The FCA recently published its third consultation paper on MiFID II, and despite the Brexit vote casting a large shadow over key industry developments in recent months, the regulator has confirmed that firms must continue with implementation plans for legislation that is still to come into effect, of which MiFID II is one such example.
The directive is set to clamp down on trading commission bundling that often results in investors’ research spend being misappropriated. The impending rules now require brokers to provide transparent pricing from the outset, both for the execution of trades, and any research they commission to inform their decision about the trades.
This led many to believe that Commission Sharing Agreements (CSAs), a hybrid account structure where trading commissions are bundled with research spend, would cease to exist. Indeed, a recent report in the Financial Times found that just 15 per cent of fund managers believed they would continue to use CSAs based on the new rules.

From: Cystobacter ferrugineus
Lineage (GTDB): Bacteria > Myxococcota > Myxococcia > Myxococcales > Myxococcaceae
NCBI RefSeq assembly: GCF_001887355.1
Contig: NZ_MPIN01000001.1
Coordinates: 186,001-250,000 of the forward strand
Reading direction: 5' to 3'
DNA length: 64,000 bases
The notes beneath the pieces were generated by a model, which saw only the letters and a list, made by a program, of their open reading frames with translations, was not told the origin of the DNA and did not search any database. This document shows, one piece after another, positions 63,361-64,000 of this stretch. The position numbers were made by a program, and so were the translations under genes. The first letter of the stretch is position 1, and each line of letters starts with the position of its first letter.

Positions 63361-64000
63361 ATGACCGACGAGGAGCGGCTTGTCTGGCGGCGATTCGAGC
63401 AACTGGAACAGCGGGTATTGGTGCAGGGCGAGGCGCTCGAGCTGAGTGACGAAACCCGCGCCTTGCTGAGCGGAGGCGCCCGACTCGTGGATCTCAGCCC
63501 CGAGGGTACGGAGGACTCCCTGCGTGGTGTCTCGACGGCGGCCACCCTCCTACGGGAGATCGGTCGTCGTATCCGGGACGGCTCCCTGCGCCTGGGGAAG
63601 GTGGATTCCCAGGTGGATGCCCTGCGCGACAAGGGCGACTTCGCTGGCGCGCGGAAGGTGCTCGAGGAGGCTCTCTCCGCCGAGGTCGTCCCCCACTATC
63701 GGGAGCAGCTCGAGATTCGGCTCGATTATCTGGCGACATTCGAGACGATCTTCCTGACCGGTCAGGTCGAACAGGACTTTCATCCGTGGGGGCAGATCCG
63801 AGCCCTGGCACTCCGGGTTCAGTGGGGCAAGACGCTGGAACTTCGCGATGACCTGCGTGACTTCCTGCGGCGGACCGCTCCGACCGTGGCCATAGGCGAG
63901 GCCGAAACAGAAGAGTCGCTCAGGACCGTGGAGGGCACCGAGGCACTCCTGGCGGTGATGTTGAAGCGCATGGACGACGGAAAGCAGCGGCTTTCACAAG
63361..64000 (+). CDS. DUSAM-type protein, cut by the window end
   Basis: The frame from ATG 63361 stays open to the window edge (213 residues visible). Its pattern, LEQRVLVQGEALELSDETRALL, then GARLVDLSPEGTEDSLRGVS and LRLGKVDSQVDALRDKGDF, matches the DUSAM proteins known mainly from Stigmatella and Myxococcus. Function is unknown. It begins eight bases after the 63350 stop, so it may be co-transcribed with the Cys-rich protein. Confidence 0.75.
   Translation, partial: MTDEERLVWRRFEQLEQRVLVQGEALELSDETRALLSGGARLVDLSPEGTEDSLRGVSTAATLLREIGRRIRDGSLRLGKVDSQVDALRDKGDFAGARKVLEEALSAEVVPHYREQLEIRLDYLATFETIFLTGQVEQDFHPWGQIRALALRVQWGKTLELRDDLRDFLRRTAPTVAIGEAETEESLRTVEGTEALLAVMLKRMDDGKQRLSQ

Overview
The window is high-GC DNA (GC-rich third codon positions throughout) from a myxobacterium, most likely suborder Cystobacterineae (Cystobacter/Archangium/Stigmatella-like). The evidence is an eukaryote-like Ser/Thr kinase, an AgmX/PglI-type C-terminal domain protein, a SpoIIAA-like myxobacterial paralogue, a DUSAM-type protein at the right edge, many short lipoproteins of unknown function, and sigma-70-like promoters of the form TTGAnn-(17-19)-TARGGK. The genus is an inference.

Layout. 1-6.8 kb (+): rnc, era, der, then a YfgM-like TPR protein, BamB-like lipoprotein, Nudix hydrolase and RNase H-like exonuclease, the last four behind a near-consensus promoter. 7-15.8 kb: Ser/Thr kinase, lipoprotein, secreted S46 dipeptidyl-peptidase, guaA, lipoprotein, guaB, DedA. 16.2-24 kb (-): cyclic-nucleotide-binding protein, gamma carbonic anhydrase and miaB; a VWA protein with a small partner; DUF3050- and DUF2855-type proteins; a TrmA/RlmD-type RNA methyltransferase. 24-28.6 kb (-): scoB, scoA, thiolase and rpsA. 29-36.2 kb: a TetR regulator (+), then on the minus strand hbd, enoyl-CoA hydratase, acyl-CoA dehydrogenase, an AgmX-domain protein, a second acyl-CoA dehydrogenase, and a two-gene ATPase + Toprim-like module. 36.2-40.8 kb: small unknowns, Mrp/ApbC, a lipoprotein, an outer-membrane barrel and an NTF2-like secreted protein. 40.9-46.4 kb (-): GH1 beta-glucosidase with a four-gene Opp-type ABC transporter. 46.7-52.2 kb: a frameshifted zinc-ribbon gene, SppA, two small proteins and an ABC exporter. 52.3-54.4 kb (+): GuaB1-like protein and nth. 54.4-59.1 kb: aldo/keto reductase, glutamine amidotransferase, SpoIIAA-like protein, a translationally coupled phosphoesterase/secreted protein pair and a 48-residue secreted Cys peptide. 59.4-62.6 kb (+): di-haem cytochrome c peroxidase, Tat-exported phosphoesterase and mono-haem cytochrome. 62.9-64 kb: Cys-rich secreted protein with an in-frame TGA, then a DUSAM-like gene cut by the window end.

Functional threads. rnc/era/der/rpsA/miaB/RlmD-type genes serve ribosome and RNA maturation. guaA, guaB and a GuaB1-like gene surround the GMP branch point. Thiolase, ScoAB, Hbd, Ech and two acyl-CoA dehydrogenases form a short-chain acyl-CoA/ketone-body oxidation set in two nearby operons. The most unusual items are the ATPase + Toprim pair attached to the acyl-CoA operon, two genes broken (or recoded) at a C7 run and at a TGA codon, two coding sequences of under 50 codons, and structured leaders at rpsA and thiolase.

At the time of the MiFID II delay earlier in the year, we felt the existing established CSA process would continue, with some modifications to ensure it satisfies the new Research Payment Account (RPA) requirements, and the regulators have now confirmed this is the route being taken.
As such, the industry should soon expect to see widespread pre-payment for research (in line with RPA requirements), as opposed to the pay-as-you-go system prevalent in CSAs. More importantly, it satisfies the regulators’ push for transparency, with a straightforward process where costs are made clear to the client.
Whether the UK plans to launch its own MiFID-based framework in the event of a ‘hard Brexit’ remains to be seen. Nevertheless, UK-based fund managers looking to continue marketing funds across the European Economic Area will need to effectively meet these best practice requirements to have a salient business, and we have seen particular examples of large mutual funds, with UK business units, taking a tough stance on how research is valued.
CSAs will continue to be popular around the globe, and this new guidance from the FCA has delivered further certainty of this. If the fund industry in the UK can evolve them to incorporate RPA as a guiding model, it will allow fund managers to continue to use commission to pay for research, with greater transparency that investors can better understand. If we find this answer, the UK will lay a trail that others are sure to follow.
|Commission Sharing Agreements||Research Payment Accounts|
|Pay as you go||Pre-payment|
|Percentage x trading volume||Pre-defined budget|
Joshua Maxey is the managing director at Third Bridge